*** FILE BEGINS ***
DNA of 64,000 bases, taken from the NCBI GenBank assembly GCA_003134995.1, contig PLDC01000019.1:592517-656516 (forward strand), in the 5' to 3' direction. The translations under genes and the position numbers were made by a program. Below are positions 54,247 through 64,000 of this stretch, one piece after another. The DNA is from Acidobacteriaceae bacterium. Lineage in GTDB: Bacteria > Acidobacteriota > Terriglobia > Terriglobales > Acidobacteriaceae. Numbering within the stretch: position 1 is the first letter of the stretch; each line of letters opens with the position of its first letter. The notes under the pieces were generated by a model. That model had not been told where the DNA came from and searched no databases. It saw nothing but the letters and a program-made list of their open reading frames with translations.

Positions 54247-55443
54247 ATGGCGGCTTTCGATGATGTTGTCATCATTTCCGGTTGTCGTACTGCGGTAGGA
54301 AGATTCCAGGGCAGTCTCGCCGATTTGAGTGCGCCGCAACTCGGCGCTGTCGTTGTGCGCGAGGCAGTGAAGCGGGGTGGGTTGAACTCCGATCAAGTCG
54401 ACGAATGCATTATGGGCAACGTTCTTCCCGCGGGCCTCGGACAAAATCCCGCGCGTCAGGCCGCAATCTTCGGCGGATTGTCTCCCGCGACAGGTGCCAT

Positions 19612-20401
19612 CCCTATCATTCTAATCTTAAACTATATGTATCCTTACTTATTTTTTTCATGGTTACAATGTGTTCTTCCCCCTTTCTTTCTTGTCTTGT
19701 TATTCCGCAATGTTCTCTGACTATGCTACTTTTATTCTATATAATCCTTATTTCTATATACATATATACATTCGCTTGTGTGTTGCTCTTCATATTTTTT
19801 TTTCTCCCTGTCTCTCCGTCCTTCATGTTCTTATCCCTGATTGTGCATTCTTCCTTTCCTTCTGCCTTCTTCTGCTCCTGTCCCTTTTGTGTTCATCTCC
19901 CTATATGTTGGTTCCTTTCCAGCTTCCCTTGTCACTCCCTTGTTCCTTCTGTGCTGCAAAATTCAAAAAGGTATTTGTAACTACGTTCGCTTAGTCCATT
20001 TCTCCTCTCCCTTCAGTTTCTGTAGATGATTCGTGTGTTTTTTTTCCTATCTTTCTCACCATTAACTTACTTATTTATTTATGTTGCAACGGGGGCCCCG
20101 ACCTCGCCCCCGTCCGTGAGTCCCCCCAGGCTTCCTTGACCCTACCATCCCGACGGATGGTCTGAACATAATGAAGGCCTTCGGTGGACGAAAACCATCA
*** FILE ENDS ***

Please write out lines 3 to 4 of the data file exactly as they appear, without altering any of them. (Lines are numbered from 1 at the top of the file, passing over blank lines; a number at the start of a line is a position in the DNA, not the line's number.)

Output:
54247 ATGGCGGCTTTCGATGATGTTGTCATCATTTCCGGTTGTCGTACTGCGGTAGGA
54301 AGATTCCAGGGCAGTCTCGCCGATTTGAGTGCGCCGCAACTCGGCGCTGTCGTTGTGCGCGAGGCAGTGAAGCGGGGTGGGTTGAACTCCGATCAAGTCG